Economic and commercial policies favour largely the already rich with lucrative government contracts awarded according to cronyism and nepotism facilitated by widespread systematic corruption practices. The mostly Malay sub-contractors therefore earned little compared with the power elites. 
Also neglected is a majority of the urban poor who are also Malays, and who hailed from other poorer states like Kelantan, Terengganu, Pahang, Perak and Kedah and Indians who are pre-dominantly Tamils displaced from the plantations and estates during 80’s and the 90’s. 
For poor Malaysians, uncontrolled cheap labour from Indonesia, The Philippines and Myanmar also acted to suppress their already low wages. Most are from low-income families, and the majority of whom are also Malays.  Many simply give up instead of competing with the foreign labour. Those who did not quit would end up working in large government-owned corporation for low wages, even if they are members of the privileged Bumiputra group.
The poor economic attainment of many in the privileged Malay majority in Malaysia can now be better understood. Not in racial terms, but in the context of a class structure of social inequality created by their own Malay power and political elites.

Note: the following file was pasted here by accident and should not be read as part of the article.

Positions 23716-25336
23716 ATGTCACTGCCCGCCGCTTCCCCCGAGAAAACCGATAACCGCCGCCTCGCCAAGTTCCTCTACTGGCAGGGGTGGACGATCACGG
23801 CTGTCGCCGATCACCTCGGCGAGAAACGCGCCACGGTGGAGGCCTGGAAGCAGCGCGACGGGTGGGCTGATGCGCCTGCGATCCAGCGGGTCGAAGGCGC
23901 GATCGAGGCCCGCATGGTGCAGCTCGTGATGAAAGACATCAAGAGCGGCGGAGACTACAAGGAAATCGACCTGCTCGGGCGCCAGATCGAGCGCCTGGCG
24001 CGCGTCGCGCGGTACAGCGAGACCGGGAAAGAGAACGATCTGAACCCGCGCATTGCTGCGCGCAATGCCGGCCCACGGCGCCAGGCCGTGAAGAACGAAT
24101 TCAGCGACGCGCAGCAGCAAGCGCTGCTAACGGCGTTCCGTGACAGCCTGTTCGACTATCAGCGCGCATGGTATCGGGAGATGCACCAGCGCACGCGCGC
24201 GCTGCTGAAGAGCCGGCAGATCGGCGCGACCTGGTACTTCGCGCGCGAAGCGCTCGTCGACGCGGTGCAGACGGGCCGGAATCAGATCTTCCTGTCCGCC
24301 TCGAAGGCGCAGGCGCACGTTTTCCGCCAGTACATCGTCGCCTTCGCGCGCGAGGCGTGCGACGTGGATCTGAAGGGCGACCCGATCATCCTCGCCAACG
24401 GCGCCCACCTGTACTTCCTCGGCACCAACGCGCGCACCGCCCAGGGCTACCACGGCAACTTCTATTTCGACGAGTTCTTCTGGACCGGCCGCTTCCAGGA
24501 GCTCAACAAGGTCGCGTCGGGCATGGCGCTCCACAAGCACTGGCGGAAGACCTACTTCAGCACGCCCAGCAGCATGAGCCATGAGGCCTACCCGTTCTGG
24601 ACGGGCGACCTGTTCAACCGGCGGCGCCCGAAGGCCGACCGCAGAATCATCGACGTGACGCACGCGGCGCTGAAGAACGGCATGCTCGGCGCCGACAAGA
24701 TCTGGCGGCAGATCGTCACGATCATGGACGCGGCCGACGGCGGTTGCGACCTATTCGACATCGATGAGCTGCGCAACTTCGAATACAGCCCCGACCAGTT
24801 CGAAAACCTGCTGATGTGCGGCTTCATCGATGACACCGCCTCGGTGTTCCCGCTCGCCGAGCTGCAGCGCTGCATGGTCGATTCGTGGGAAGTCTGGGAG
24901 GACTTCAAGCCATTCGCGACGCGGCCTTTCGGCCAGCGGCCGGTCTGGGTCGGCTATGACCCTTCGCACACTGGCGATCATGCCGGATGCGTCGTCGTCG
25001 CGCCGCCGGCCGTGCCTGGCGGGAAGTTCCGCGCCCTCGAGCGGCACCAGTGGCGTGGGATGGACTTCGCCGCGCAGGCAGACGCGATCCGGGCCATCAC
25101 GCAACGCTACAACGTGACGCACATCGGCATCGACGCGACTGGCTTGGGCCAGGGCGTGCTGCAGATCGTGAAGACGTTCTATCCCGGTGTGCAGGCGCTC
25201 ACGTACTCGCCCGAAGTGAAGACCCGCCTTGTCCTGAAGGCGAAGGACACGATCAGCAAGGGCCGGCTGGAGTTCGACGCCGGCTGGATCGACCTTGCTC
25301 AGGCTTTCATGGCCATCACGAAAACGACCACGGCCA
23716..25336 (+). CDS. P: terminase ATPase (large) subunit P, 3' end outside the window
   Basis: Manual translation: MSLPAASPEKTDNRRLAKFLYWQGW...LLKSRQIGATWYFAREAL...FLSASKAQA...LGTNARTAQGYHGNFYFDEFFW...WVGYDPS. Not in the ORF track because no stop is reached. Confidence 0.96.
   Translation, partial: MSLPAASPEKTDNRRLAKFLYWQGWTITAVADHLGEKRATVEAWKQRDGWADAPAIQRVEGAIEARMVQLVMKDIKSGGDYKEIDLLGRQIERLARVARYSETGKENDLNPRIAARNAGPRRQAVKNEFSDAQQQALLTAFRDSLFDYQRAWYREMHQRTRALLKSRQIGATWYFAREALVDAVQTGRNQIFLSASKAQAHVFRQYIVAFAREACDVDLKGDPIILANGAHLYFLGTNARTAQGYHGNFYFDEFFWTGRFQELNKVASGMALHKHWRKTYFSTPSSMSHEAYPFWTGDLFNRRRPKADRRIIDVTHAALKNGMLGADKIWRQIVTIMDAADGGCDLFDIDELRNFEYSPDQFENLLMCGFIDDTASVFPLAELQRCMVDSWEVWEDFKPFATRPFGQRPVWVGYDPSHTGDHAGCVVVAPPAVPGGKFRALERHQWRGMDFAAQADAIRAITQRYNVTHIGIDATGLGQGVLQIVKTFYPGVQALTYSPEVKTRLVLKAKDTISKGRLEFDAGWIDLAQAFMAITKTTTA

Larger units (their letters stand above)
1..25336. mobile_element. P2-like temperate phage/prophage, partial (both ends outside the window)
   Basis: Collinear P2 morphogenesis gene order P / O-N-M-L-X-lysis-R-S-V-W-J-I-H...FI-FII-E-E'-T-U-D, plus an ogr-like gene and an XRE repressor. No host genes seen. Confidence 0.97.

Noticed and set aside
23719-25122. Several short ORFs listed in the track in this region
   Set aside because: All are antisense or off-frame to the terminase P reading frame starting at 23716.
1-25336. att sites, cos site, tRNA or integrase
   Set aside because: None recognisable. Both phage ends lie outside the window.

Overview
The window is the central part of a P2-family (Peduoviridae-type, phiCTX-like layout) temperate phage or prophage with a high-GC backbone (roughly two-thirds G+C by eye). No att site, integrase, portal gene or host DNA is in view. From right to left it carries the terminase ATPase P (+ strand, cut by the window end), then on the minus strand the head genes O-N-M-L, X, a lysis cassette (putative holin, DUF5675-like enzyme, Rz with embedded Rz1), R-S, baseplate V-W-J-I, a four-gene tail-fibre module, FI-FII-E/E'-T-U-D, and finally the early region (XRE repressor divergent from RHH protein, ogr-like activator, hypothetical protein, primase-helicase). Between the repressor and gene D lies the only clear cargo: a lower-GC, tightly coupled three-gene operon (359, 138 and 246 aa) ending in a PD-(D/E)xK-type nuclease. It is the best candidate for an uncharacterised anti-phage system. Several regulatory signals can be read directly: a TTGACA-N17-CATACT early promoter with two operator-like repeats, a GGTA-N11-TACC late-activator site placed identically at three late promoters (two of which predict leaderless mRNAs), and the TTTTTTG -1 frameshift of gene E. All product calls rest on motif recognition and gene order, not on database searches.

Failed economic policies, corruption, cronyism and class-based institutional practices have locked-in a large proportion of Malaysians in a perpetual low-income-low-productive social stratum which few could escape from.  As the largest racial group, more Malays have suffered despite the numerous pro-Bumiputra and other explicit privileges granted to and for them. 
Rumours will continue to persist of a phony class war in Malaysia in spite of widespread disenchantment with growing income inequality fueled by corruption and cronyism, social and racial discrimination.  The slowly rising middle-class of various ethnic group members also has no stomach for a class war and is even less committed to racial politics.  They instead prefer secular policies not in favour of any racial groups.